Certainty was what everyone was absolutely craving a year ago. It’s precisely where you don’t want to be [now]. They’re the stocks in our databanks that suggest they are two standard deviations above where they should be in the historic ratings.
CO: Tell me about the performance of your European and international funds?
KN: Generally, our European fund has been a huge performer [the fund’s one year return was 45%] and our international fund is up 40%-plus this year.
CO: Are you seeing a lot of inflows into the European and international funds?
KN: We’re starting to [see inflows], but people have just been so scared. Investors were just petrified and looking for term deposits. As rates have come down we’re starting to see investors come back, but it’s been quite tentative. We would have thought it would have been much more voluminous, but it’s not. It’s not as if we’re losing market share if you want to look at it in those terms. I think people are just still scared.
CO: Are you expecting a rise in inflows in the coming months?
KN: I’m pretty sure people will be more courageous. First of all, they don’t really have a choice considering interest rates are so miserable. That’s the main factor. As well as that, they’ll also start reimagining the world in a different view. Quantitative easing (QE) is all about inducing people to take risk. QE isn’t going to just taper. It may taper in the US but it’s going to continue in Britain, it’s going to continue in Japan. Meanwhile, credit has become more readily available in China. So it’s not as if there’s been no credit response going on in other countries. Free exchange controls means these responses wash across countries, across the exchanges.
I certainly empathise with investors feeling they are being diddled on their savings rates, but that’s how countries are getting the engine of growth going again. We can fulminate as much as we like, but that’s what’s happening.
CO: Moving onto the US, is that a region where you still see value?
KN: Yes, in specific areas. We’re making a big push into parts of the internet that are now reviving because of the arrival of mobility. Mobile phones change everything.
CO: What are some of the companies you hold or are looking at in the US?
KN: eBay is one company we’ve been looking at. (Online auction house eBay has a market cap of $US68.4 billion ($74.4 billion). Its current share price is $US52.7 up from $US48.5 a year ago).
There’s also a lot of smaller names we’ve been nibbling at, where we can’t really get a very big position and nor do we really want very big positions. That’s because there’s still a lot of substitutional risk, where you think you’ve got the best product and then some other fool comes out with a similar product. Some of these companies are in Asia. We find those companies interesting and they are quite advanced in some aspects, particularly in messaging.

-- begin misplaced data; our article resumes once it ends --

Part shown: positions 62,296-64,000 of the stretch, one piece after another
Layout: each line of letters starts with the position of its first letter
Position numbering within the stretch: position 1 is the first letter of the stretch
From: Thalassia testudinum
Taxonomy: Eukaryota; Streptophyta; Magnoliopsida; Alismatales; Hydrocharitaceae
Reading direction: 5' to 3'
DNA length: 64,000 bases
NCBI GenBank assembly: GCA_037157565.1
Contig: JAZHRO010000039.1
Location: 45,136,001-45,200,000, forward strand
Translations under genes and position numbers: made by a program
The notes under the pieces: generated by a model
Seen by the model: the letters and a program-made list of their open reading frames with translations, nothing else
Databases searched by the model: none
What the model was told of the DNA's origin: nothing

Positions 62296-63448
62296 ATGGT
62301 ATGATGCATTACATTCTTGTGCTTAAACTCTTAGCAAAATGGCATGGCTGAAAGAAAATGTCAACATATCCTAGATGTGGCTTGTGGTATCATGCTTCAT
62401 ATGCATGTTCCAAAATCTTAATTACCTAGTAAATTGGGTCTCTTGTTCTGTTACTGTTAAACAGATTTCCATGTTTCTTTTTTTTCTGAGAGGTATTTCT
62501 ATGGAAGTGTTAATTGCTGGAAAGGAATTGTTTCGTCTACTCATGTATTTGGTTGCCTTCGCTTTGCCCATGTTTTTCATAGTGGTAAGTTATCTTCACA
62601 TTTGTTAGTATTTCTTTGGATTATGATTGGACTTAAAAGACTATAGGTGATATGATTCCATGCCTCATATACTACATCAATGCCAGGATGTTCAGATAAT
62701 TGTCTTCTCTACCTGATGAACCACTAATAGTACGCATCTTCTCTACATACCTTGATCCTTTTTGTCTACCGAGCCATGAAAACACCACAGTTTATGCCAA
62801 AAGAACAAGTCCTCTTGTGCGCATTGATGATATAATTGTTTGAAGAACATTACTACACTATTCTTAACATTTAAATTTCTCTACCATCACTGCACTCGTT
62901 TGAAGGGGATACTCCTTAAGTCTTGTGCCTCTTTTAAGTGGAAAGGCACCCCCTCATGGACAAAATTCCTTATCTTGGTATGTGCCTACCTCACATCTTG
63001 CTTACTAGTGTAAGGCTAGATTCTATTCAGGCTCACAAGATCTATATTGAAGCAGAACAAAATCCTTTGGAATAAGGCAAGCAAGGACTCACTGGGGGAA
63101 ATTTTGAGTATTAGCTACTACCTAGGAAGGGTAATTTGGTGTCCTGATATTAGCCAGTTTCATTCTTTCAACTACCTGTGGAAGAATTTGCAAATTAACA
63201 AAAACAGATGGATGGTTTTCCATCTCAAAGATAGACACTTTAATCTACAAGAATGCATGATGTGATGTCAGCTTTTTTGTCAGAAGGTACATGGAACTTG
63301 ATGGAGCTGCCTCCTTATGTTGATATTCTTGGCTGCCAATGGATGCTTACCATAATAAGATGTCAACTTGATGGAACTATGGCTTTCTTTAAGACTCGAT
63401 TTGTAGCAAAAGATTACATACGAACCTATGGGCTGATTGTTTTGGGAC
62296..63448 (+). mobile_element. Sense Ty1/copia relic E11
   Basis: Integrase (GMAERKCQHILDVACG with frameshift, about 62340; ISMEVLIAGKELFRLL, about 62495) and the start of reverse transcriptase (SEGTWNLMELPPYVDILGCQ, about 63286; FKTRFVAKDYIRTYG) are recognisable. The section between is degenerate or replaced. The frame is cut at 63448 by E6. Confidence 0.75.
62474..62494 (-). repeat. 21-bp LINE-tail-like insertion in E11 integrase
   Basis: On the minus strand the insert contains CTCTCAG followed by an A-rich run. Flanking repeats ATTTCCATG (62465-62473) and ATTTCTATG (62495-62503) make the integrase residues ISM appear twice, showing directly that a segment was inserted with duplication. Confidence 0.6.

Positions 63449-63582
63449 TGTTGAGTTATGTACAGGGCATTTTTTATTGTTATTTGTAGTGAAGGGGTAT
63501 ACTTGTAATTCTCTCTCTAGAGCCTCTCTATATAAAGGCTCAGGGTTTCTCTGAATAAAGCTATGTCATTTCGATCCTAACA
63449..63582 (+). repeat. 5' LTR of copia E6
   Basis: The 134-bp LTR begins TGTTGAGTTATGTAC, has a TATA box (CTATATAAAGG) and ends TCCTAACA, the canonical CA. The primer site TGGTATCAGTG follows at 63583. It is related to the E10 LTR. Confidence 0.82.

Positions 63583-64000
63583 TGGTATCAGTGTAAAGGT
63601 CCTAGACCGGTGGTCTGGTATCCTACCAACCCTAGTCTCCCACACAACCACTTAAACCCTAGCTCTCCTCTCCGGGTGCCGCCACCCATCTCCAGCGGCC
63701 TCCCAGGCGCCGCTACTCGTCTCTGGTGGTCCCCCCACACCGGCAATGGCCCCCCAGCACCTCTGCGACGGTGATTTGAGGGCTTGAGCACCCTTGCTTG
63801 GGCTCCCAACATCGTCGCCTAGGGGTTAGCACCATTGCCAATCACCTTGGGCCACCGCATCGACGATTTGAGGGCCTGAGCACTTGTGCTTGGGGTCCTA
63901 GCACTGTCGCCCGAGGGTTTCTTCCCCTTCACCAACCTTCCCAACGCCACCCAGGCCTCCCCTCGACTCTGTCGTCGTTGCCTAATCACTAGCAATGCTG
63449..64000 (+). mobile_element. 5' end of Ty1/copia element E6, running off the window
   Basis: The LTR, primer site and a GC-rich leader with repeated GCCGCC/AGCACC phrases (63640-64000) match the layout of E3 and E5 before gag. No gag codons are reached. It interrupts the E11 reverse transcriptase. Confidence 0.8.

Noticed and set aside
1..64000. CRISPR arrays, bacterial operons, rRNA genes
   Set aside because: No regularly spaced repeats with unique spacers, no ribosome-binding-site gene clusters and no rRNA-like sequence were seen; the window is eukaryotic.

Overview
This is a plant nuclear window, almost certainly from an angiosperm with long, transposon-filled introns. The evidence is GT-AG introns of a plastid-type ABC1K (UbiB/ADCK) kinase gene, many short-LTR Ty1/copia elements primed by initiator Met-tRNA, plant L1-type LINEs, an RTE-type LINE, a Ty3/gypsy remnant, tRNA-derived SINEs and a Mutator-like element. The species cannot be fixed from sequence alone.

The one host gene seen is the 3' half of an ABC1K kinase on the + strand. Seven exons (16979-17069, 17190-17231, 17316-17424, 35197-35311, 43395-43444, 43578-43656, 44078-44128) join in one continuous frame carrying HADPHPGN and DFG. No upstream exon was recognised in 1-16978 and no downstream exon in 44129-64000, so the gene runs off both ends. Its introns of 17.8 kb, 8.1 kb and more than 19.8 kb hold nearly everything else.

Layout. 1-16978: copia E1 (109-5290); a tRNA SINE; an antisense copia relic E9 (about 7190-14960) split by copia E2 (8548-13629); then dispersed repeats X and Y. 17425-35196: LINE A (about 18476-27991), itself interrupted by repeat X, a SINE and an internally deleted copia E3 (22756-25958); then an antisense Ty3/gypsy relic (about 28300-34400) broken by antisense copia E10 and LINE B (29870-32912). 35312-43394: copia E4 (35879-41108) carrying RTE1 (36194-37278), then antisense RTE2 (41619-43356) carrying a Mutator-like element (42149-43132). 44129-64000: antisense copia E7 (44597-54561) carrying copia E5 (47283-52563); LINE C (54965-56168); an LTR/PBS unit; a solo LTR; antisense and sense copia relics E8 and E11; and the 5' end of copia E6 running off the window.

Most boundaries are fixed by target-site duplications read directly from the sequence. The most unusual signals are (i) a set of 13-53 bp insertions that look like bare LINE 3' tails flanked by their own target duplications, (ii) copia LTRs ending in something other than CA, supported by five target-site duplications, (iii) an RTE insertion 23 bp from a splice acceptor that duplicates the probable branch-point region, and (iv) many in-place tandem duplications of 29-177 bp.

Japan is also coming right and getting its act together. The excitement around the Olympics will also lift spirits.
I think the US may backtrack a little [in the near term], but not because of the taper. I just think it’s the excuse around tapering, but the reality is the market has gone up 20% this year on re-ratings rather than on extra earnings power. It’s just been a re-rating story, not an earnings lift that exceeded expectations.
CO: Where do you think the US market will be at the end of the year?
KN: I don’t think it’ll be higher than here.
CO: So you’re a bit more cautious on the US at the moment?
KN: Yes, we’re tending to be [more cautious] and taking money to other places and companies that we find interesting.
CO: What are your preferred markets right now and for the months ahead?
KN: We like Japan, we think it’s clearly in a bull market. We also think China offers some terrific value, while for specific types of stocks we find Korea very interesting. Korea is the cheapest industrial market in the world, selling at under 10 times earnings. The whole market’s cheap, including financials.
CO: What about emerging markets?
KN: I don’t want to use a broad brush and tell investors to stay away from emerging markets. We’ve been buying some housing stocks in say India and Brazil. We’re going into the heart of darkness, we’re not flapping around the edges explaining to everyone why it’s so risky. It’s all about the price [of companies].
CO: What advice do you have for retail investors?
KN: Essentially, I think there are plenty of stocks in the market that still reflect the past rather than the future.
I’m quite clear that the retail investor perceives risk, but what he/she does not do is link risk with price.
I think the surprises are going to be on the upside where we have places such as Europe, particularly on the periphery, where countries are doing a lot better than people think. I was talking to an importer of olives recently; he said they’ve halved in price now in Greece. That gets a supply response, it gets a demand response. That’s how markets work. When you can buy a house on the bay in Dublin for half what you would have paid a few years ago, it’s interesting.
People say Japan is in trouble because it’s got a shrinking population. Well firstly, no one uses that case against Germany, which is in the same situation. Secondly, these are global companies investors are buying. They often earn as much as half their profits abroad. In fact, investors should turn it around and buy those stocks because they’ve got half their earnings in say, emerging markets.
At the moment I think retail investors are not only risk averse, but they’re not thinking through the case.
CO: Where do you see the Australian dollar in the next 12 months / two years?
KN: It could get down into the 80s, I think. It’s not going to be strong. The Aussie might recover a little and I think we’re going to see a bit of a rev here, because China looks to be accelerating a little, but it’s a broken trend. But after that, if it gets to 95 cents, sell it as hard as you can. It’s no longer a strengthening currency, it’s a weakening currency.
CO: Although you don’t invest in the Australian market, what’s your view on the domestic economy?
KN: That was another associated belief, you know when the election’s out of the way [things will change]. I don’t see any of that. We’ve got to have a rethink about labour productivity, we’ve got to think about regulations. We have to get our productivity up and our exchange rate will come under pressure.